Glazing Vermeer Algorithmically

Given the vast legal challenge faced by artists, it is interesting to see that new technological measures are being developed to deter unauthorised AI training. One of such pro-artist tools — known as Glaze developed by a team from the University of Chicago — stands out as a highly plausible solution to help visual artists to take more control of their copyright works. The tool’s name ‘Glaze’ intriguingly sounds like another computer scientists’ playful double entendre, though I am not entirely sure if and how the pun is precisely intended. Glaze’s FAQ section has some extremely informative and helpful answers to Frequently Asked Questions, but I fail to find one explaining why the project is called ‘Glaze’. Maybe my little pedanticism is a ‘rarely’ asked question instead of an FAQ. Here’s my guess about the term ‘Glaze’, and it might be helpful to illustrate what Glaze can do. First, ‘Glaze’ could be thought of as algorithmic ‘glass’ for protecting digital artworks on the internet against unauthorised AI training. It is not uncommon to frame valuable paintings with bullet-proof glass against unwanted physical attacks in public spaces. ‘Glaze’ serves as an algorithmic equivalent of protective glass that protects artworks digitally exhibited on the internet. Second, ‘Glaze’ could also refer to the computational perturbation method applied to artworks to make machines’ ‘eye’ (a homophonic pun for ‘AI’?) glaze over because it skilfully shifts pixels of digital works to prevent stylistic mimicry by AI. It is intended to be a defensive tool to algorithmically confuse AI’s mechanical eyes by applying so-called “style cloaks”, which are almost invisible to human eyes. In both senses, Glaze protects “human artists by disrupting style mimicry” enabled by AI. For example, a glazed Vermeer painting would still look like the one typically made in the Dutch Golden Age to human viewers, but an AI model would get so confused that it might generate something in the style of Salvador Dali!*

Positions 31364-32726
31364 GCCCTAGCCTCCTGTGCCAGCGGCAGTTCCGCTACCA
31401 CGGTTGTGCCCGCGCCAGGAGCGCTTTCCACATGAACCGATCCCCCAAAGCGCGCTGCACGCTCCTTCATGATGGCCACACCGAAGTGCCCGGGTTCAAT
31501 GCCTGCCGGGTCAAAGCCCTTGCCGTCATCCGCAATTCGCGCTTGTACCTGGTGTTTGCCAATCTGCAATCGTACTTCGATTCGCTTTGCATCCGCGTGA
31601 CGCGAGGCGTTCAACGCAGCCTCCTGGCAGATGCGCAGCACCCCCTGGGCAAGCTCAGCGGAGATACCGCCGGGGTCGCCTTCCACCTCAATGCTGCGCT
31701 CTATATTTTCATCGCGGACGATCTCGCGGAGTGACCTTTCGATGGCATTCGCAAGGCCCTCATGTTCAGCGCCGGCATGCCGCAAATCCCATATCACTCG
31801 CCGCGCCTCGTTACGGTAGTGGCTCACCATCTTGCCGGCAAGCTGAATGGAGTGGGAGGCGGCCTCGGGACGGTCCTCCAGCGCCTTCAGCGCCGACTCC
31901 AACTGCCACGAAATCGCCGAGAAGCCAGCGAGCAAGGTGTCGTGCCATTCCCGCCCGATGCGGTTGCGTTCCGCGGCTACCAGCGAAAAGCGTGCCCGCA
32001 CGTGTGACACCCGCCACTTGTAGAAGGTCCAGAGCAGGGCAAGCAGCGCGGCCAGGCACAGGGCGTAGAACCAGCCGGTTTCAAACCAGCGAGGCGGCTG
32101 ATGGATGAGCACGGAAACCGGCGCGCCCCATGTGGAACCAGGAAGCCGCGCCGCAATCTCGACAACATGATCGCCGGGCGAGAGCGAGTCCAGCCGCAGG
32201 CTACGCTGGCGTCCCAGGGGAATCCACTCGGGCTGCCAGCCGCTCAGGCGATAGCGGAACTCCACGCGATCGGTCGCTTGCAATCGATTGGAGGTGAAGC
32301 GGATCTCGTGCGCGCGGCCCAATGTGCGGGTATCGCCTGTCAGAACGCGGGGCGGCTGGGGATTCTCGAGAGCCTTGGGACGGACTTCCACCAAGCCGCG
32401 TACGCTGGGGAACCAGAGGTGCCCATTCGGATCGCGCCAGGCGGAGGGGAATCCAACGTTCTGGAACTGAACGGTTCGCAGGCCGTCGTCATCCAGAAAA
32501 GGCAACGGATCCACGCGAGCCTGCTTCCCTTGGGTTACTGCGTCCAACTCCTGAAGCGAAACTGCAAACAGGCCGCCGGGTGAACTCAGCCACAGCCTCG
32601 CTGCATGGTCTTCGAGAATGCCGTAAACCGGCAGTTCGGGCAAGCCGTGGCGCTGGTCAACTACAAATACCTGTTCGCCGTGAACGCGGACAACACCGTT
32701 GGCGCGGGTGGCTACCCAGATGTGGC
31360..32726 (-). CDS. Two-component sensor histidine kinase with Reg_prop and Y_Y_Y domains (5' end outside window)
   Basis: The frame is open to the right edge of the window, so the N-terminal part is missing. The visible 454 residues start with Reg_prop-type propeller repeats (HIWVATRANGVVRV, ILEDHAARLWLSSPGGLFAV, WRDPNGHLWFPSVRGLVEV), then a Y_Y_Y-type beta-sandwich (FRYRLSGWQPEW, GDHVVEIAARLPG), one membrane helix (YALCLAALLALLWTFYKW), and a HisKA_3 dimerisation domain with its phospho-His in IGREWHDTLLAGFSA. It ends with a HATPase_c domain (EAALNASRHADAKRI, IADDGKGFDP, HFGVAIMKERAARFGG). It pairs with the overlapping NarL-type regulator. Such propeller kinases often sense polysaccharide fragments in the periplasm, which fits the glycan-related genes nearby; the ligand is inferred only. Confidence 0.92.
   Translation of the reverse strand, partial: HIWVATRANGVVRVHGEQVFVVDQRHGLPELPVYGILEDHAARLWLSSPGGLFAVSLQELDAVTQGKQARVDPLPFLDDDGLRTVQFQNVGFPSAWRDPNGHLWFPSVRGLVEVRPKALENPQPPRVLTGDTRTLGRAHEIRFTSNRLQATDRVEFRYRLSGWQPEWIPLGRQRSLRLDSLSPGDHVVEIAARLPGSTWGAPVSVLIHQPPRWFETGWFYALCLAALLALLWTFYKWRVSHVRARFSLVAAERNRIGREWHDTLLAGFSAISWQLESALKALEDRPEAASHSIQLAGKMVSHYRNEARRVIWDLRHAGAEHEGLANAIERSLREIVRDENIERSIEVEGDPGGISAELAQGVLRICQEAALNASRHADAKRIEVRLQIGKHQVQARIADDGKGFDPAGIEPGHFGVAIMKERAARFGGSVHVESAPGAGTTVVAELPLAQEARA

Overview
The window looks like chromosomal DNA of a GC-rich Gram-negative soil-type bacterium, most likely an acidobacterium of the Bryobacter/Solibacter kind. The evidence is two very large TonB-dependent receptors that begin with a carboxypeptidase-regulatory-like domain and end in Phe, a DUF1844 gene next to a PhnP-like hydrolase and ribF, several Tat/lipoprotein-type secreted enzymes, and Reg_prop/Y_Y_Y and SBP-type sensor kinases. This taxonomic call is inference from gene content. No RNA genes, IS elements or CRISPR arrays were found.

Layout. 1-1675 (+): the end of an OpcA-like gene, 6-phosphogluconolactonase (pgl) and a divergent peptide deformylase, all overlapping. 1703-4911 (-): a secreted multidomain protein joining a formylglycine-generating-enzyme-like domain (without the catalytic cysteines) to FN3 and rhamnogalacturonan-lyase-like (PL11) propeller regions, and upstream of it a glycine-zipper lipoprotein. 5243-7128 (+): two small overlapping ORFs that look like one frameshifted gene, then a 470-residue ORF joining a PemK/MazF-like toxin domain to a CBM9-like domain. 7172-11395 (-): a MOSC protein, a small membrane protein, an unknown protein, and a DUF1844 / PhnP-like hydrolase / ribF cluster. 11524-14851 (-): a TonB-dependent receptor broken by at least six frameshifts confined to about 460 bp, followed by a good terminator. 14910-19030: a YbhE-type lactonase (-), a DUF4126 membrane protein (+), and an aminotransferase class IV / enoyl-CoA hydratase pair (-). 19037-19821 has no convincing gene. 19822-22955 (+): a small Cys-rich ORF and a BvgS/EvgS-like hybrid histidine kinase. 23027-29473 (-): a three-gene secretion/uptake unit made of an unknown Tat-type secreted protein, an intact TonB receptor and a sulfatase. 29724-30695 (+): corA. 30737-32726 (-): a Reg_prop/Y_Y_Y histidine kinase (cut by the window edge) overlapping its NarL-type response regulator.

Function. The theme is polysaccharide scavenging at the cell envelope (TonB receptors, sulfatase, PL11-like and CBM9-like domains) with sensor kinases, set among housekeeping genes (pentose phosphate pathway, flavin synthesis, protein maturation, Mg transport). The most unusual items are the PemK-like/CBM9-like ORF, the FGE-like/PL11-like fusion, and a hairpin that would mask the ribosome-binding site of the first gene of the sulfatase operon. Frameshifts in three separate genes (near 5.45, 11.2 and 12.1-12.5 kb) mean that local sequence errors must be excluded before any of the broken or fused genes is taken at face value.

More recently, the Glaze team has also shipped a sister tool called Nightshade, which intends to offensively data-poison AI training models that disregard “copyrights, opt-out lists, and do-not-scrape/robots.txt directives”. Working together, Glaze and Nightshade produce a kind of algorithmic cataract that clouds AI’s computational vision. At the time of writing, Glaze and Nightshade are only available for two operating system platforms —Windows and MacOS. No executable binaries are provided for the Linux platform and this means Linux-based artists are unable to benefit from Glaze/Nightshade for the time being.*

The use of Glaze/Nightshade for the purpose of protecting visual artists against machine learning is extremely interesting and highly innovative, though the idea of the adversarial data-poison attacks is not necessarily new. However, like any technological self-help measures, Glaze cannot be a replacement of the legal infrastructure (however inadequate it is at the moment) to protect individual artists against unauthorised AI training by big corporations. Its emergence and working mechanism needs to be understood in a wider social setting. When artists’ works are ingested into AI machine’s giant datasets, these artists are not merely copyright owners, but they are also data subjects, whose data-related interests need to be taken seriously. Glaze is great in the sense that it provides an ingenious hack to counter unauthorised AI training with an AI countermeasure. It is an agile response to the problem that the current legal system is incapable of handling in the short term.